On a recent sales call, in the middle of explaining our web design process with a successful Sacramento personal injury attorney, I was on the topic about how great business websites are designed with one primary goal in mind, that goal being different for each business…
“So, after discussing your business model Mr. PI attorney, your website goal is to capture inbound leads, meaning that a website visitor who comes to your site will like what they see and fill out their contact information to have you call them.”
All of a sudden his face contorts in anger and he spouts:
“Greg, I’ve spent God knows how much on websites over the years, throwing around ad dollars all over the place, and I’ve never had a single lead come into my website. Then I see this term inbound lead, and you’re saying it, so what the hell is that? What does an inbound lead look like?”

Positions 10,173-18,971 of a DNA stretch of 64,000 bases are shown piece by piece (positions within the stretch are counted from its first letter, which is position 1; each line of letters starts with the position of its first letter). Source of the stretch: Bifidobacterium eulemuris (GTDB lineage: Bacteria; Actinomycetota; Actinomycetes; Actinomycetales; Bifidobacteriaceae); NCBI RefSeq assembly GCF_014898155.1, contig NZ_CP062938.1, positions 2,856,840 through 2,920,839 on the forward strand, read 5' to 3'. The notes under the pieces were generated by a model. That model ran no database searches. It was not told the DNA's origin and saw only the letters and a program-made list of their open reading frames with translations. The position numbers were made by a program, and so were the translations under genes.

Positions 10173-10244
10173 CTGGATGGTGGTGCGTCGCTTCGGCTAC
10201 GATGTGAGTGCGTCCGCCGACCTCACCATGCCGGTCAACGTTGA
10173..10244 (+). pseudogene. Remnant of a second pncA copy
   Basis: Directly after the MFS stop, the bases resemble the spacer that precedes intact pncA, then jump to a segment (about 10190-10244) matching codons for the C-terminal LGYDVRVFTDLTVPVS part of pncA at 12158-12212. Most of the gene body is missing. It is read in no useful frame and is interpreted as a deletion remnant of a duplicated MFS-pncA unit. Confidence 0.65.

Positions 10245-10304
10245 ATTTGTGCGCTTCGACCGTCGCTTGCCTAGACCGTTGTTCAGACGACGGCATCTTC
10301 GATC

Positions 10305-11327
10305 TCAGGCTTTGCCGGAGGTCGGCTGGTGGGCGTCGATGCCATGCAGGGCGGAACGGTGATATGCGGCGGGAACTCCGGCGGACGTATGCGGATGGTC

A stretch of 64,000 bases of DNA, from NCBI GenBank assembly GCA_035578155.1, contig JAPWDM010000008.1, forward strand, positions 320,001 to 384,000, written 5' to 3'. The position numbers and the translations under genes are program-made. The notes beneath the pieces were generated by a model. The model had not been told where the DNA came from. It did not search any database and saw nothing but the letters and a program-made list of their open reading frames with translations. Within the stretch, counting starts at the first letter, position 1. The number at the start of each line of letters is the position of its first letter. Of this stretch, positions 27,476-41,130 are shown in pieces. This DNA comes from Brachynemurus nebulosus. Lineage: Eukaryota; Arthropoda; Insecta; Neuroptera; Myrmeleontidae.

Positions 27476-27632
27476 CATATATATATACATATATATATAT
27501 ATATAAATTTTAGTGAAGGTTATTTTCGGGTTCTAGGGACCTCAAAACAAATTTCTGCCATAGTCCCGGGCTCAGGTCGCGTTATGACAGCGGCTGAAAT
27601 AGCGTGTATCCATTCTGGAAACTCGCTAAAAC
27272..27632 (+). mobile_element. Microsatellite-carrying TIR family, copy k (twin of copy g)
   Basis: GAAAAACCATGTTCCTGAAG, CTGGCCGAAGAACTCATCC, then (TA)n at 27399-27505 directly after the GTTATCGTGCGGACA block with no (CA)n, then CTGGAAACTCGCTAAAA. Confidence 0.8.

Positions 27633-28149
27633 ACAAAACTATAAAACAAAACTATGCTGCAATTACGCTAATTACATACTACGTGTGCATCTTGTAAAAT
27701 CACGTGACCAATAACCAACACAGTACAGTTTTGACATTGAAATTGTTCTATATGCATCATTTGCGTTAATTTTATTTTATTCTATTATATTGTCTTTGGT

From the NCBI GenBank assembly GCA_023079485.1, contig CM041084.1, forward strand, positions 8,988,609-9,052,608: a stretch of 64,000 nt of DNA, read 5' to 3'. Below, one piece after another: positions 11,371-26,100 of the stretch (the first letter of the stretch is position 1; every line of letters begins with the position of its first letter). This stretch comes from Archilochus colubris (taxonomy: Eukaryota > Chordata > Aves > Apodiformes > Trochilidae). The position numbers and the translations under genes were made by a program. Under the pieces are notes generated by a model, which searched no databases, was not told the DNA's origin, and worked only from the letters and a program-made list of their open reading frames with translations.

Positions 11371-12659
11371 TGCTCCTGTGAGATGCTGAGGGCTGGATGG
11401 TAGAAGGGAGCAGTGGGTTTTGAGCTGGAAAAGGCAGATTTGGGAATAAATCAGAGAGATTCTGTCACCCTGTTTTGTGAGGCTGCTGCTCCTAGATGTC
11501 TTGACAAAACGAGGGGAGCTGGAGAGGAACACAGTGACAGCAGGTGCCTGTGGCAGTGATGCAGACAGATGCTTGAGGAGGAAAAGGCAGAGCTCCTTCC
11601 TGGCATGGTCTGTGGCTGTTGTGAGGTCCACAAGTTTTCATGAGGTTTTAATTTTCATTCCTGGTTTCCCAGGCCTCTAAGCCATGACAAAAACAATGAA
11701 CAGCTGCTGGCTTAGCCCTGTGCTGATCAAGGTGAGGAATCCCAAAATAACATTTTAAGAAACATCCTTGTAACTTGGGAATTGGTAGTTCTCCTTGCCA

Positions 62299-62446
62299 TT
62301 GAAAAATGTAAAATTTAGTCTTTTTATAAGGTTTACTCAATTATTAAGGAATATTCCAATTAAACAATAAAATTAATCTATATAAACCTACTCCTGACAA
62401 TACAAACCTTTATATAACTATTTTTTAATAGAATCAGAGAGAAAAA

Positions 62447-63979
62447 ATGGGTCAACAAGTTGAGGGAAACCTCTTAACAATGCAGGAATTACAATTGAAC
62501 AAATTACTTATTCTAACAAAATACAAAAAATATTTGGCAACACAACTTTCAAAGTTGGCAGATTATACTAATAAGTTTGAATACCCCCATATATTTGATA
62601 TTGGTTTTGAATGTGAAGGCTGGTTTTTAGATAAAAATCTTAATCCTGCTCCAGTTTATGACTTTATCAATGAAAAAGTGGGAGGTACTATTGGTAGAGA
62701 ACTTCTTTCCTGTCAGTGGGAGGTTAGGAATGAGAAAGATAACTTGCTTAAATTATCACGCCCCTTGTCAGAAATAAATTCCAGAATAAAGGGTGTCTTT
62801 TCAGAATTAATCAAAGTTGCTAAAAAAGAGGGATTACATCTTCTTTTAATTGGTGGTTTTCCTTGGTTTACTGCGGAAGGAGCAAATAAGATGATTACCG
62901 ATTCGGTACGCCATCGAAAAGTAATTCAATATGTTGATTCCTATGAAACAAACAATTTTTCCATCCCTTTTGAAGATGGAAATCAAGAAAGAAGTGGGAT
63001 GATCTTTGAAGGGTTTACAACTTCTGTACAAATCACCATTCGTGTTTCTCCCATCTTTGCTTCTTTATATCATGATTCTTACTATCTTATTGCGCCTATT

I could feel his heart racing, his frustration boiling over the 3 foot oak conference table that separated us. It was obvious a lot of hard earned money had been spent with high expectations and crappy results. So I say;
“You want to see what an inbound lead looks like? Here are some examples.” I proceeded to pull up my emails and show him a recent example of an inbound lead from one of our clients, B&T Catering.
About two weeks into B&T Catering‘s launch, I have counted 6 inbound leads requesting catering quotes. Here’s a screenshot from my inbox:
You’ll notice the Quote Request form (orange box), as well as a Thank You email (in red). Let’s explore each of those, as this is where you create a great client experience from first contact.
First off, the site visitor fills out their Quote Request Form.
After the visitor submits the form, two things happen automatically:
An email is sent to the business owners with all of the details of the what was filled out in the form: